Cluster Monitoring software?

Robert G. Brown rgb at phy.duke.edu
Tue Nov 7 10:58:18 EST 2000


On Mon, 6 Nov 2000, Dan Yocum wrote:

> Robert,
> 
> I'm easily confused: in the chart, is the Alpha on the top or the bottom
> of the graph?  I'm assuming that it's on the top, but then I see that
> the Thunderbird falls below the Athlon (I'll admit that I don't know the
> difference between the 2), which throws me.
> 
> Thanks for the clarification.

[OK, this is a long one.  I should just give up and write a journal.
Folks with real work to do should just hit "d" or put it off to later.]

Curiously and interestingly, the Alpha >>is<< on the bottom of the chart
in L1 and much of L2, slower than the lowly 466 MHz Celeron in L1.
However, it surpasses and blows away all of the CPUs when running out of
memory, as it has a much bigger L2 and much faster main memory.  Some of
the alpha guys at ALSC were concerned that there is "something wrong
with this picture", but I assure you it is a good faith result -- I have
nothing against the alphas.  I've also just now tested it again and it's
still slower.  It could be just me or an error in the way I'm doing
things, of course, by I welcome outside validation and the cpu-rate
source is right there on brahma for anyone to grab or critique.

I will say that I have corroborative evidence for this being a correct
(or not radically incorrect) ranking in the form of time to completion
of my Monte Carlo code.  This is code for which "cache works" to a fair
degree -- it is typically not memory I/O bound.  Here are a small subset
of my results of benchmarking this on various platforms for nearly a
decade:

#============================================================
# Benchmark run of On_spin3d on host lucifer
# CPU = Celeron 466, Total RAM = 128 MB PC66 SDRAM
# L = 16
# Time = 46.48user 0.03system 0:46.67elapsed 
#============================================================
# Benchmark run of On_spin3d on host brahma
# CPU = 400 MHz PII, Total RAM = 512 MB PC100 SDRAM
# L = 16
# Time = 53.01user 0.03system 0:54.55elapsed
#============================================================
# Benchmark run of On_spin3d on host qcd2
# CPU = 667 MHz Alpha EV67, Total RAM = 512 MB
# Compiler = gcc
# L = 16
# Time = 66.08user 6.14system 1:12.25elapsed 
# Compiler = ccc
# Time = 23.79user 0.00system 0:23.84elapsed 

Note the near perfect clock speed scaling for Intel (PII and Celeron),
which have PC100 and PC66 SDRAM, respectively.  This suggests that the
code isn't I/O bound and that even a small cache works "well enough" for
this program.  Running it on the XP1000 qcd2 (yes folks, "quantum
chromodynamics 2":-) we see BOTH that gcc does very poorly AND that the
Compaq compiler ccc does nearly 3x better, but nowhere nearly as well as
one might expect based on the "Alphas are 3x faster than Intels" rule
I've heard propounded.  In fact, multiplying it out we find that >>for
this code<< alphas are only a bit less than 1.4x faster than Intels, if
one uses ccc on the alphas and gcc (both at just -O3) on both.  This
allows me to predict that a 933 MHz PIII should just about precisely
match the alpha in time to completion.  By great good fortune, I happen
to be sitting at a brand new 933 MHz PIII this morning (the newest
incarnation of "ganesh") and (wait for it...)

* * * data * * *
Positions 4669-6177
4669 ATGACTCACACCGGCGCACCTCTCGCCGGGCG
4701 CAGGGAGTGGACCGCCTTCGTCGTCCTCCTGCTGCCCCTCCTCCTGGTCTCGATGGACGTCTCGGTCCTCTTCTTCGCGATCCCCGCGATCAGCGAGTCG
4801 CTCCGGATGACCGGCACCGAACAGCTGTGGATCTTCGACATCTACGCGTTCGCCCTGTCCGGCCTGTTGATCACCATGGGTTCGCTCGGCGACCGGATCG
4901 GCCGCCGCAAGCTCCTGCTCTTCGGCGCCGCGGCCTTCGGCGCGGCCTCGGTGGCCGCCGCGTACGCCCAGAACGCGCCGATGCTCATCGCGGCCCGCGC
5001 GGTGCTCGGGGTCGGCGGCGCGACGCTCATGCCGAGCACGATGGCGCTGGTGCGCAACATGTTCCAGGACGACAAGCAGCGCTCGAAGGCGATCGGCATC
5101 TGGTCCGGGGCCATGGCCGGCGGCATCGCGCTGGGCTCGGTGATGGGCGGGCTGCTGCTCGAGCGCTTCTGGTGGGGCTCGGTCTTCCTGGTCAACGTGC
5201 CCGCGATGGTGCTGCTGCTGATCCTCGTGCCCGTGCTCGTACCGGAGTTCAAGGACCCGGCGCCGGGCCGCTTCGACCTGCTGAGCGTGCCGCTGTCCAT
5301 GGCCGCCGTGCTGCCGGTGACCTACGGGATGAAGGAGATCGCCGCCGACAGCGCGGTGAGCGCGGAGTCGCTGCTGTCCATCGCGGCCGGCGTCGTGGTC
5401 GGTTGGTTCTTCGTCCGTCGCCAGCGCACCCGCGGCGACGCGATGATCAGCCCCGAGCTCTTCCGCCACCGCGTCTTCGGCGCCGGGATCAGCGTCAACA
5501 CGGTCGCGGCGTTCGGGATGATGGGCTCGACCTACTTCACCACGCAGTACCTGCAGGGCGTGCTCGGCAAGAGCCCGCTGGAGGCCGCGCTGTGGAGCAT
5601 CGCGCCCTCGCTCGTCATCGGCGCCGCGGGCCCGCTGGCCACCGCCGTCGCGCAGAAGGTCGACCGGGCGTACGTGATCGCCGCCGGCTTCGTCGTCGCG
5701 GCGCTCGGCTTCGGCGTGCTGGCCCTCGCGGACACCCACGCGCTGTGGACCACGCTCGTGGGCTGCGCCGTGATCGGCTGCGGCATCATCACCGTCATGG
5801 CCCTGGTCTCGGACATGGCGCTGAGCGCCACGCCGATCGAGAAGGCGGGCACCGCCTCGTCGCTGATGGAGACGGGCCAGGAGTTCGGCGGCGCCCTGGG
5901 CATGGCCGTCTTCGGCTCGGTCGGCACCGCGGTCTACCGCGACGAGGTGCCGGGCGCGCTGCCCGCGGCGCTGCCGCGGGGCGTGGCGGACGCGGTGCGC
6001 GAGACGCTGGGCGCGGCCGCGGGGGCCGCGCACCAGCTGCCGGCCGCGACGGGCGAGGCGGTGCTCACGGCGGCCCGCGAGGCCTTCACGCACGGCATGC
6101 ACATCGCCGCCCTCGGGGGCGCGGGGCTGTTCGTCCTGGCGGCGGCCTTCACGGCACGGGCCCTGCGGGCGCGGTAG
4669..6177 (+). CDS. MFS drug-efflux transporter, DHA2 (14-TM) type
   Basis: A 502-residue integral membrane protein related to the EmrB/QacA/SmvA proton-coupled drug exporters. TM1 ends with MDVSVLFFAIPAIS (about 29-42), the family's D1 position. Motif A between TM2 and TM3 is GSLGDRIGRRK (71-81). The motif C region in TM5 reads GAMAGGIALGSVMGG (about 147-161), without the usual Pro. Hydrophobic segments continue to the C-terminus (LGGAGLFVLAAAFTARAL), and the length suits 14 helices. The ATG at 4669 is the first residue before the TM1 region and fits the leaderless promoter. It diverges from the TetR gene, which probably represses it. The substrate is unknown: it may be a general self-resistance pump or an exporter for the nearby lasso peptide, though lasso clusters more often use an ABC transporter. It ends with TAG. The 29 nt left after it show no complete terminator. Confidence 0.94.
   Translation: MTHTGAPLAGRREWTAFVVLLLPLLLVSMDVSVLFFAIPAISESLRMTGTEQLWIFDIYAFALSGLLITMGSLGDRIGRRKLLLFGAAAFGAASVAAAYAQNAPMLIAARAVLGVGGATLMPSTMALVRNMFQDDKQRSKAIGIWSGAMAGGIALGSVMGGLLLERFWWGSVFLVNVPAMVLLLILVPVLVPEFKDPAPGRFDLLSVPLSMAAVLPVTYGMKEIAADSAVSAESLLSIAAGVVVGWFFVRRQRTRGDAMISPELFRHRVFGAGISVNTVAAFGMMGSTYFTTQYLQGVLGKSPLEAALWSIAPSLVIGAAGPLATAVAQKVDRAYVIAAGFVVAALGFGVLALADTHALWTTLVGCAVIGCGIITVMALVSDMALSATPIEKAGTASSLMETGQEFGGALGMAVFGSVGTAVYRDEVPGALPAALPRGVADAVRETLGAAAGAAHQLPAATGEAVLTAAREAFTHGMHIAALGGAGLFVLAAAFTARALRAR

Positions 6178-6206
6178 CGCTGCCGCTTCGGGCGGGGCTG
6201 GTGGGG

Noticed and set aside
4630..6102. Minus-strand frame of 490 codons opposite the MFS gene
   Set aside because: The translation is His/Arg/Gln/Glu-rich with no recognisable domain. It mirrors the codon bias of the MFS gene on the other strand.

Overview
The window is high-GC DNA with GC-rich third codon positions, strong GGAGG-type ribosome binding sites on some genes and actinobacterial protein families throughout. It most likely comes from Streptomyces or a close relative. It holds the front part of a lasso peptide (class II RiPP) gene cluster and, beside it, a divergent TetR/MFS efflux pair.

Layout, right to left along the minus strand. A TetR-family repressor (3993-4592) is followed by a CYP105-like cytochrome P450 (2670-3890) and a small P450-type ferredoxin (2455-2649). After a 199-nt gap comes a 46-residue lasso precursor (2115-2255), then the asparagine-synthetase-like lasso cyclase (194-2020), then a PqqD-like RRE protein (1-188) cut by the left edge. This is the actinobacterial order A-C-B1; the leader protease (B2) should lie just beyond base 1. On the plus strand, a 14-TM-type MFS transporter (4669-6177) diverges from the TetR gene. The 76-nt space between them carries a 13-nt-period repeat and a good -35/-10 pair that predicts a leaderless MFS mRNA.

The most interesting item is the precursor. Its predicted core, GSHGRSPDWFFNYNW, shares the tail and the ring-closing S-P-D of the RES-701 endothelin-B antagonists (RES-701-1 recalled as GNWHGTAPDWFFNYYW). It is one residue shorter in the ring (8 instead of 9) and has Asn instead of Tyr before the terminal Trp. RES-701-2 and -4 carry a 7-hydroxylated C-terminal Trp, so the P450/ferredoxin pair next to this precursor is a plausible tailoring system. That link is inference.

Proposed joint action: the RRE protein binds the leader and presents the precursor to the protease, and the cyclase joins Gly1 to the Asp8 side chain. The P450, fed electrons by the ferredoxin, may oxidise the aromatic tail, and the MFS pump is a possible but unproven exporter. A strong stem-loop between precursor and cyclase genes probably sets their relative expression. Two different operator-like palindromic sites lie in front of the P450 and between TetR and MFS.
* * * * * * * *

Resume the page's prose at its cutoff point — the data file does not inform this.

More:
#============================================================
# Benchmark run of On_spin3d on host ganesh
# CPU = 933 MHz PIII, Total RAM = 512 MB PC133 SDRAM
# Time = 23.53user 0.02system 0:23.75elapsed

which seems near enough.  Nice, predictable performance, gotta love it.

Even this is just a "snapshot" type result, though.  If I vary (for
example) the lattice size I can shift the comparative speeds by a fairly
large factor, and not always in predictable directions.  Perhaps there
is indeed a range where the alphas are 3x faster.  There are certainly
ranges where they aren't.  And then there is the cost differential to
consider.

Another interesting result is that on my MC code, using the Compaq
reference compiler ccc is clearly absolutely necessary.  Without it, a
667 MHz 21264 is SLOWER on my program than a 400 MHz PIII.  The OnSpin3d
code itself is a very mixed lot of floating point, trancendental calls,
and integer arithmetic (mostly for managing loops and matrix
displacements).  I suspect that it is the trancendental calls (I use in
various places exp, ln, sqrt, sin, (a)cos, (a)tan) that are really
screwing gcc here, but haven't microscopically investigated.  It could
also be something silly like moving the RNG in and out of cache -- I use
a LOT of uniform deviates.  That is, I might be able to go in and hand
tune and get rid of most of the factor of three, or I might not.

On the other hand, on the cpu-rate code, gcc is FASTER than ccc.  I
know, it can't be or shouldn't be or whatever you like.  But when I run
this program on my machines today (just now) it is, at least with -O
through -O3.  About 15% faster in upper L1 which drops to 8-10% faster
in mid-L2 and beyond.  Of course, I do no hand tweaking of the compiler
flags for the benchmark -- I just use straight O3 for all runs or I'd be
comparing apples to oranges and my results wouldn't be extrapolable for
a typical physicist (who knows just about enough to set -O3 in the
Makefile for his code, but who often has neither time nor inclination to
go in and figure out if any of the esoteric compiler tuning flags
improve performance by N%).

This adds a bit of credence to the idea that gcc's alpha port "failures"
are in either the support libraries for e.g. trancendentals or in the
overall optimizing of code structure.  This simple (cpu-rate) program
gets little benefit from a structural reordering or e.g. function
inlining -- its structure as about as simple as it gets already -- and
it has no trancendental calls.  gcc does excellently well and turns out
to be the best compiler.

OnSpin3d, on the other hand, is a program written strictly to cleanly